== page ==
Five years from now and the Mercedes-Benz will not only emit lesser carbon-dioxide (CO2), but will feel lighter despite the intelligent systems loaded on it. Daimler AG, the parent group, has taken on the challenge of reducing the CO2 emission to 120 gm/km average on its entire fleet by 2015 and is working on lightweight materials like aluminum and carbon fibre to further boost performance of its premium car collection. In an interview with Shweta Bhanot, Bharat Balasubramanian, vice-president, product innovation and process technologies, group research and advanced engineering, Daimler AG, talks about what the company calls the ?right material at right place? drive to make its cars future-ready in terms of performance and environmental consciousness. Excerpts:
What is the future of charge gasoline injection technology (CGI) for Mercedes?
We are looking at offering CGI technology on all our V6 and V8 cylinder lines, which can handle homogenous and stratified charge. We are moving away from the conventional port-injection and replacing them by direct-fuel injection system. There are two varieties in it?homogenous and stratified charge. Depending upon the quality of fuel available in a certain market, we will take a call on which of these variety to be introduced. For instance, the C 200 CGI (charge gasoline injection technology launched on Friday) in the Indian market is homogenous charge and is close to the conventional injection system). With the new technology, the engine can run with high excess air and thus offer excellent fuel efficiency. The efficiencies achieved are 11.4 km /litre of fuel from less than 11 km/litre earlier. Moreover, CO2 emissions are also reduced from 215gm/km to 201 gm/km, meaning 7% increase in your driving cycle.
What is the difference between stratified and homogenous charge and will we see stratified charge technology in India?
For homogenous charge, the fuel quality needed is like what is required for port-injection and hence can be offered in markets like India. However, stratified charge needs fuel with low-sulphur content, which is not available in India, China and US. The fuel needed for stratified charge is currently available in Europe, Scandinavia and some developed markets in Asia only. The stratified charge runs like a diesel engine at low speed and in city driving conditions it will help improve fuel consumption. However, it is critical to emissions and needs know-how to handle these engines. Bosch and Delphi are our suppliers for the technology components.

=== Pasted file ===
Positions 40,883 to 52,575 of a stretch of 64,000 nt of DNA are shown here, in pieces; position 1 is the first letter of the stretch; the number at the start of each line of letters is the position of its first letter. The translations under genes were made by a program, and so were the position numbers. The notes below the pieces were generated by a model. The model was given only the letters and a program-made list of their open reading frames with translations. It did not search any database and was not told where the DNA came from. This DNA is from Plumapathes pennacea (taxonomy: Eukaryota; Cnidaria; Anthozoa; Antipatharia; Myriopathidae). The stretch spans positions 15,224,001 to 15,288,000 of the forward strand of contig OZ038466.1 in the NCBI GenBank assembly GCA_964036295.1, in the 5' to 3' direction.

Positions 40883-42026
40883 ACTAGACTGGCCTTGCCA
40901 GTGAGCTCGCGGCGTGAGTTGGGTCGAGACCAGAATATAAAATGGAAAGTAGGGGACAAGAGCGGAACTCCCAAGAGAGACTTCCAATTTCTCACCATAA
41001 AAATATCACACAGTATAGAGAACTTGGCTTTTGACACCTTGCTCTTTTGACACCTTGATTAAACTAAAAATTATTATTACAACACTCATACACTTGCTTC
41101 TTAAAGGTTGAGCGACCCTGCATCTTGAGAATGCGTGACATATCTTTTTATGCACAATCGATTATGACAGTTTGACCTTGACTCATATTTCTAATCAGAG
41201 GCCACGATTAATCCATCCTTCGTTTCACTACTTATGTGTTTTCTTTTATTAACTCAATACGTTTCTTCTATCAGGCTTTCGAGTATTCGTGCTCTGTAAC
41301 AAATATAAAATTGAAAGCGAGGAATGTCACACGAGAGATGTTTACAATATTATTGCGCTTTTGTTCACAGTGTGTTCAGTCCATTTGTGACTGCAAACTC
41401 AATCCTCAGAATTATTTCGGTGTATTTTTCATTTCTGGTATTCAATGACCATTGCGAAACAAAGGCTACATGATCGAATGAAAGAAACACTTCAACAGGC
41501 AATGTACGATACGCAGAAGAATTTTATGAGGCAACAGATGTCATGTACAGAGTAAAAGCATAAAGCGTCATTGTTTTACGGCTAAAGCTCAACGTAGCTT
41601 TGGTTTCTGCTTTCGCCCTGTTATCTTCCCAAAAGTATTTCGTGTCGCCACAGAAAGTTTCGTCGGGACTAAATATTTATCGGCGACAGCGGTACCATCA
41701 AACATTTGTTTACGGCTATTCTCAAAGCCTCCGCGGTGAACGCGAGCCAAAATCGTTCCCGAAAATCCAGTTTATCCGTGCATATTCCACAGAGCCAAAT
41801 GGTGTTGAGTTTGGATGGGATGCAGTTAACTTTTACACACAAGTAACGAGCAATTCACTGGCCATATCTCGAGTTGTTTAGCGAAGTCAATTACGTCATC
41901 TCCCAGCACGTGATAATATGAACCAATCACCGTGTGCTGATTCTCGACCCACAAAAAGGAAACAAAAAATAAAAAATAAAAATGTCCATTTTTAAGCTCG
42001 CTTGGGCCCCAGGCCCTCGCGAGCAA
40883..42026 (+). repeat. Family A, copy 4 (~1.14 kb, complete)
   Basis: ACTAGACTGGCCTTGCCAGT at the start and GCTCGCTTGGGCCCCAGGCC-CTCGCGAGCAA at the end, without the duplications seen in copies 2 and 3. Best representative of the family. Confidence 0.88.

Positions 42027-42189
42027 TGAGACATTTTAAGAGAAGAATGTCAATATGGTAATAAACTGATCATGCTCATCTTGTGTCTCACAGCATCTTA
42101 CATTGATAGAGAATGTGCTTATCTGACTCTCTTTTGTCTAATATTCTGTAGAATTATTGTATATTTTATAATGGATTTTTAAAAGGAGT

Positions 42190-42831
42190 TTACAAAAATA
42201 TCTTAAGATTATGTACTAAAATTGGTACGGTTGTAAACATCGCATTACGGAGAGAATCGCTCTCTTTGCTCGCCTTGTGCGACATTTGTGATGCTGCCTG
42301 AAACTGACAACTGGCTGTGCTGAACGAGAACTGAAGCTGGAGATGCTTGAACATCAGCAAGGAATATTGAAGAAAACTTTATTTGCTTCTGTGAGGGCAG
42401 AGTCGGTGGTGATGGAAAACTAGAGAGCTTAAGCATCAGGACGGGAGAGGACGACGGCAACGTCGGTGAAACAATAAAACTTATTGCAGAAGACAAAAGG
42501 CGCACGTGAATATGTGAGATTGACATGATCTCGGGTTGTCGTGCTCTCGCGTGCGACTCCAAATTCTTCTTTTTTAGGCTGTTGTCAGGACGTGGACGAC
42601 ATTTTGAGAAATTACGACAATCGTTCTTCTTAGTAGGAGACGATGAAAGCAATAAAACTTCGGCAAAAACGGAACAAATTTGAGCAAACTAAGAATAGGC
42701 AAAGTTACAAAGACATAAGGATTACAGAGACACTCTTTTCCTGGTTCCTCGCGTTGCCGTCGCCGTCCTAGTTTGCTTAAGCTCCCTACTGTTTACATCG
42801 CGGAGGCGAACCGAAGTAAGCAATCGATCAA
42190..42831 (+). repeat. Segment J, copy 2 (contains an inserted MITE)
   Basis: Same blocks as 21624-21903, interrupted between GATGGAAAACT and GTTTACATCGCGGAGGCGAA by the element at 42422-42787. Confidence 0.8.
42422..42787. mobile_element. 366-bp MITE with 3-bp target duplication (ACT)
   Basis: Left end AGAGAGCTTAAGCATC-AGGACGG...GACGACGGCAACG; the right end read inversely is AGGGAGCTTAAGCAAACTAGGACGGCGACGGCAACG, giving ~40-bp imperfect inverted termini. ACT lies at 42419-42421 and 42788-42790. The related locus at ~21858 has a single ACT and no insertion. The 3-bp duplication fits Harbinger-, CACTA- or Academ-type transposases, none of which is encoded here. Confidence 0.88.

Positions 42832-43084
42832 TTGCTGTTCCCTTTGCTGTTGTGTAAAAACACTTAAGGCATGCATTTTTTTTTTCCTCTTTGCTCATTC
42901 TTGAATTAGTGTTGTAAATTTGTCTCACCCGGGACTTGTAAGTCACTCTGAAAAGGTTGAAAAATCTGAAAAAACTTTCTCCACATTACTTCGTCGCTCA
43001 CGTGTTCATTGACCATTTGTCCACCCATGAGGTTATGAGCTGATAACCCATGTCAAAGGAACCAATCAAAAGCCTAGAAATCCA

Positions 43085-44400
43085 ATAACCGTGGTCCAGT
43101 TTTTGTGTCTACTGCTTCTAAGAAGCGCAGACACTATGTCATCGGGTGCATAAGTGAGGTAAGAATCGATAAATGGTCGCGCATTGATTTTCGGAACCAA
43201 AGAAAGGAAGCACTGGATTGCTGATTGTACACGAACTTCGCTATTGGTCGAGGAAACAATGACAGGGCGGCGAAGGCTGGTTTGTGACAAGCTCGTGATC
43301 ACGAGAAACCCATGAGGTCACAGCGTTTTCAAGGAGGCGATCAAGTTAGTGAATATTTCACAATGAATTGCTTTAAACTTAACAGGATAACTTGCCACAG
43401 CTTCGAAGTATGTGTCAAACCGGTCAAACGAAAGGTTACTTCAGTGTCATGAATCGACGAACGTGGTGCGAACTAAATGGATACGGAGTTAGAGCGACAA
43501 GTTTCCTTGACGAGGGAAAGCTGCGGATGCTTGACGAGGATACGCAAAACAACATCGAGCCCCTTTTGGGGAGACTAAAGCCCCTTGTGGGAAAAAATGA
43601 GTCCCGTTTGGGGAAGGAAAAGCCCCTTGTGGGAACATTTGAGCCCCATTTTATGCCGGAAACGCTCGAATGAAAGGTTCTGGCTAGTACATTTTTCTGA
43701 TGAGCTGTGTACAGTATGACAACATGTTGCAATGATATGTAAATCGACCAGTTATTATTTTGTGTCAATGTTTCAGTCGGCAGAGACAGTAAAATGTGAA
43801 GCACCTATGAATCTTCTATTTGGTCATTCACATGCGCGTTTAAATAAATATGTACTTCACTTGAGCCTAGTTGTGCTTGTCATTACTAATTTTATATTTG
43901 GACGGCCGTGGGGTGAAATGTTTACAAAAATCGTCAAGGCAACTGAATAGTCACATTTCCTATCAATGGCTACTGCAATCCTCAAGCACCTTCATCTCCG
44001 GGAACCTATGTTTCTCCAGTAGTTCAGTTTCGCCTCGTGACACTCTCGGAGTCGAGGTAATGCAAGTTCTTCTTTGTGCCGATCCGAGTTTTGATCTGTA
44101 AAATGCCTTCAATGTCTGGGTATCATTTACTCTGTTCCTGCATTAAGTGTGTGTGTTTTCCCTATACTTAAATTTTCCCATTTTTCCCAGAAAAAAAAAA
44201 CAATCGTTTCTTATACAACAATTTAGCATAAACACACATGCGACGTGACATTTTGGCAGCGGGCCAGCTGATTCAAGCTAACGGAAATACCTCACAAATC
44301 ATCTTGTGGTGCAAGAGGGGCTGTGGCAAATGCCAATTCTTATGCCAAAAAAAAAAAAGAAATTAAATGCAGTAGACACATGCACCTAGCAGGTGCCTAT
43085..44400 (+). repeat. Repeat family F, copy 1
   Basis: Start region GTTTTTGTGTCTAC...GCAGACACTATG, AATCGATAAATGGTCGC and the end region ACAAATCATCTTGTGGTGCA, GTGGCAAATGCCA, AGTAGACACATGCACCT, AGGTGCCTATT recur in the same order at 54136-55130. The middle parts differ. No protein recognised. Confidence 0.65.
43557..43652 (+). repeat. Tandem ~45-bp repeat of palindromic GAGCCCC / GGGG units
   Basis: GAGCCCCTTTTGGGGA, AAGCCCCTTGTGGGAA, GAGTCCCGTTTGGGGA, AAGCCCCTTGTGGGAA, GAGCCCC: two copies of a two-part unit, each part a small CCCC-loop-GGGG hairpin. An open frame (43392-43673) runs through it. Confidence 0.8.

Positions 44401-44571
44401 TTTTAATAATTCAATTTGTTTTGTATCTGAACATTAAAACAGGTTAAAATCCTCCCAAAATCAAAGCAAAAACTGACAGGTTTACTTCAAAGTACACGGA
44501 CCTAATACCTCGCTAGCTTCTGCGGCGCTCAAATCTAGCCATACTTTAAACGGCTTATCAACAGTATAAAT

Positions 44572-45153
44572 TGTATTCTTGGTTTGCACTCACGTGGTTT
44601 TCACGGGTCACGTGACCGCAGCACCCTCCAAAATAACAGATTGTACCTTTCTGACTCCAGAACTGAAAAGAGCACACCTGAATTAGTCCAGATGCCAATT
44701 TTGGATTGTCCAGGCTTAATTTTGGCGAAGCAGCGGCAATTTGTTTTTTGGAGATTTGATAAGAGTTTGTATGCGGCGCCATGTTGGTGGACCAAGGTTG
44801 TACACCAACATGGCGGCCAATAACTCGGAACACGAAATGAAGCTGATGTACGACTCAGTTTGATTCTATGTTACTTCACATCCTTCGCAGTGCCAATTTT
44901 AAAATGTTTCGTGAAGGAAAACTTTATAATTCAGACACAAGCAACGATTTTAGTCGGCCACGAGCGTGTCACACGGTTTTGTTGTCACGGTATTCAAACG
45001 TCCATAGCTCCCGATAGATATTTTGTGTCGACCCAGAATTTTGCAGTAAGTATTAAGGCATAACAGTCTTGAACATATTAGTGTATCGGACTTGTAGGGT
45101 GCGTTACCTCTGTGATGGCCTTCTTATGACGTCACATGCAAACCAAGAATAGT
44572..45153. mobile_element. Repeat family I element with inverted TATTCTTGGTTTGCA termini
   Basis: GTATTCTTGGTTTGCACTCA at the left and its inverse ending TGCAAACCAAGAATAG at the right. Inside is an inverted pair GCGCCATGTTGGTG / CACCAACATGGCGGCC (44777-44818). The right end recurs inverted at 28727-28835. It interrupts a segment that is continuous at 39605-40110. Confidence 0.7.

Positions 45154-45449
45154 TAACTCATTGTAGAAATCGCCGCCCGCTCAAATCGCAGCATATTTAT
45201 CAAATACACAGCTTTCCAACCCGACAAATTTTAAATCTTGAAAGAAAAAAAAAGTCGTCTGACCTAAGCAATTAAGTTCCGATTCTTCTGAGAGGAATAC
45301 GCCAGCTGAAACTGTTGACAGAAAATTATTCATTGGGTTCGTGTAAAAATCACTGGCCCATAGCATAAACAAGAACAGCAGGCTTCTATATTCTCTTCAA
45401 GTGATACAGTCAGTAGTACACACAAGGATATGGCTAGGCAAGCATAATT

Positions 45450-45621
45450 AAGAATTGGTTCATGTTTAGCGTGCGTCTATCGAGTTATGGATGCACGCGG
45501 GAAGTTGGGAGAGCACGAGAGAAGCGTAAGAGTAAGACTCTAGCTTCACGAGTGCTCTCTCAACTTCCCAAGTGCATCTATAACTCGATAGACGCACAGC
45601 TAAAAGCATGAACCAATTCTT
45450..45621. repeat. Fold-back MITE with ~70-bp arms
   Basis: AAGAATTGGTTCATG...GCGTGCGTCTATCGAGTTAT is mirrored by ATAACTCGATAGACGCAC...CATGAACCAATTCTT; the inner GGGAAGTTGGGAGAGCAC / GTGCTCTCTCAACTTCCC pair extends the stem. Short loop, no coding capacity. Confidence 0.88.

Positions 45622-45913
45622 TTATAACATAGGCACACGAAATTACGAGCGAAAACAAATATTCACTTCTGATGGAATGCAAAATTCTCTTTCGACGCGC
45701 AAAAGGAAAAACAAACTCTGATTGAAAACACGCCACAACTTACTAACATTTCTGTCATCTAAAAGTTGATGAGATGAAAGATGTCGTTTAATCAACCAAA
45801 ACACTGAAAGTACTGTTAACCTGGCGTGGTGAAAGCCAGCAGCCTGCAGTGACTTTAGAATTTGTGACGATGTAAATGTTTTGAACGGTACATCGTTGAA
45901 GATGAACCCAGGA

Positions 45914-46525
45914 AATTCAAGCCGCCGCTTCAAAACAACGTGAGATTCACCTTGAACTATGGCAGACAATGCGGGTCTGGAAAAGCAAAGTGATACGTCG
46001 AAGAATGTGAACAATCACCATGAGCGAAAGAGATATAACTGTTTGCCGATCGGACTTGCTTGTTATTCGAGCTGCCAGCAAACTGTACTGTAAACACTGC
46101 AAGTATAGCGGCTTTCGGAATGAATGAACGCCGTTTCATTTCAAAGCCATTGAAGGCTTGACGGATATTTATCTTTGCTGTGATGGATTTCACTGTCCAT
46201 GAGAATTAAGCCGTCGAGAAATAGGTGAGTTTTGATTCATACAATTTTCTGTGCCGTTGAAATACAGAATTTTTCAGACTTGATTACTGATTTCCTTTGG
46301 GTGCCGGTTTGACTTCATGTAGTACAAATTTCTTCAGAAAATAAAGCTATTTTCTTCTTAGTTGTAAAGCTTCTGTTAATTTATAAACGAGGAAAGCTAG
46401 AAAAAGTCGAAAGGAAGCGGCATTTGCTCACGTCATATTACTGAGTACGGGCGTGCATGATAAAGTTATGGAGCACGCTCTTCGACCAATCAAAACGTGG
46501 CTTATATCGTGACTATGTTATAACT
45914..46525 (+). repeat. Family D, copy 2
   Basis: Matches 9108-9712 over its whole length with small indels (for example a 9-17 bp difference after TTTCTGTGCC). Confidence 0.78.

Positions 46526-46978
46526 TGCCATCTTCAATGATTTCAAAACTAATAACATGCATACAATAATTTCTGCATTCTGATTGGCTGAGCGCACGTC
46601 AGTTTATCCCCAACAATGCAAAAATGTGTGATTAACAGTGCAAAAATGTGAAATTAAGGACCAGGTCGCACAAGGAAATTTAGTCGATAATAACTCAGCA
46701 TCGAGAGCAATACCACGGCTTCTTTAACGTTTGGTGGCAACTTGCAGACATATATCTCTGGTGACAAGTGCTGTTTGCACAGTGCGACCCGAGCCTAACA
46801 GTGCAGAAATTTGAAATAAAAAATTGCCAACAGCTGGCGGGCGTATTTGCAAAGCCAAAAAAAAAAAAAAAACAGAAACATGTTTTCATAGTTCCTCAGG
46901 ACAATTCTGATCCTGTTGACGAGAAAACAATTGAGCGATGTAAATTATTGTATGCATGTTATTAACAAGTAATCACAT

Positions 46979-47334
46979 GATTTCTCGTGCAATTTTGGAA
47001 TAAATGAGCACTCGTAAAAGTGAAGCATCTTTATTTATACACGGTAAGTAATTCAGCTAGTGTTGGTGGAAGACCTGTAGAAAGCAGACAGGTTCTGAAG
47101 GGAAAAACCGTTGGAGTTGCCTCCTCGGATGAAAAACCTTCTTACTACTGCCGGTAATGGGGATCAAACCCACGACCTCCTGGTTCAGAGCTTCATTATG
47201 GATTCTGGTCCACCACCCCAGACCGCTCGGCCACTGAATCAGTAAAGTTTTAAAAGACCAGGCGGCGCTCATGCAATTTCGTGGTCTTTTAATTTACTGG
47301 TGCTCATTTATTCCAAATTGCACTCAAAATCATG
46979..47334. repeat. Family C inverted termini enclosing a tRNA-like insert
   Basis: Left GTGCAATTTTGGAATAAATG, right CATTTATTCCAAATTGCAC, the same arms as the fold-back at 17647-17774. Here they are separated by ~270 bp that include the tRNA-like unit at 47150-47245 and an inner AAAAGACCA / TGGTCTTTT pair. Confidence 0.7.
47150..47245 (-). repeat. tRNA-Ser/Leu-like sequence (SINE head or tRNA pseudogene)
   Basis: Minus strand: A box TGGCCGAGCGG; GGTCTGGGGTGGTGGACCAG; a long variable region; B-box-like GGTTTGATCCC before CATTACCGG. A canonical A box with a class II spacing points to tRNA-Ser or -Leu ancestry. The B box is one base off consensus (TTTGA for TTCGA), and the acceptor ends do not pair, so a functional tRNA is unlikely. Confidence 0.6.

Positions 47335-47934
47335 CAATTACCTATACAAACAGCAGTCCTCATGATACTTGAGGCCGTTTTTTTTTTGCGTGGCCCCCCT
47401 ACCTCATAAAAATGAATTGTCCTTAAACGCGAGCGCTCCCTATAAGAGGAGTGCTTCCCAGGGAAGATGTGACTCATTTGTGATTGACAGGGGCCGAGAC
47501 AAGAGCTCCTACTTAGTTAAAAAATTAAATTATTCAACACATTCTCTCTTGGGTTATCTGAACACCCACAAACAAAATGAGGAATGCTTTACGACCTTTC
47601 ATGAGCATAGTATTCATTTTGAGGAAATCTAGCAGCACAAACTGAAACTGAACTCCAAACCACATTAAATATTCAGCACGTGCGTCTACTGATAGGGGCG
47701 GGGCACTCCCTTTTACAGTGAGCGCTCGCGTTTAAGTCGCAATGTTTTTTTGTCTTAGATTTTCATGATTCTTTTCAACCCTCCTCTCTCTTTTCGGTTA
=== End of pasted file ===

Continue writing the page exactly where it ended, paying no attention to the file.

How far are we from seeing a carbon fibre made Merc?
We have a tie-up with Japanese Toray Industries for development of automobile parts made of carbon fibre reinforced plastics (CFRP). We are working with them to produce certain components of the vehicles and looking at possibility of full carbon fibre vehicles as well. It should be on our models in the next three years.
With the better fuel technology and lightweight material usage on cars, what kind of efficiency is the company aiming at?
We are targeting in the coming five years to achieve CO2 reduction to 120 gm/km on our entire fleet. Further, we are looking at weight reduction on our next generation C-class by 5-10% despite more features added to it. This is our aim across our model lines and will be achieved with the help of lightweight materials.
What will be the arrangement with Renault as far as engines is concerned?
We will be sourcing components from Renault, which will be done to Mercedes specifications. We will be jointly developing engines with them, which will be for Mercedes and will be seen on A, B and Smart successors.
Is the moving away from internal combustion engine by automobile industry a myth?
This will not happen in the next 10-20 years. Though there will certainly be more penetration of electric drives in the coming years in the shape of mild hybrids, full hybrids and plug-in hybrids.
2010 is seen as the year of electric mobility; what are your plans?
Last year, we launched the next generation Smart with lithium-ion battery, and tested them in Berlin, Rome and Paris. Initially our plan was of a thousand units of such vehicles, but later it was extended due to the demand. We are leasing the vehicles to the customers for four years. In two years time, we will be bringing out the third generation Smart vehicles and are looking at over 10,000 units. These will be sold to customers.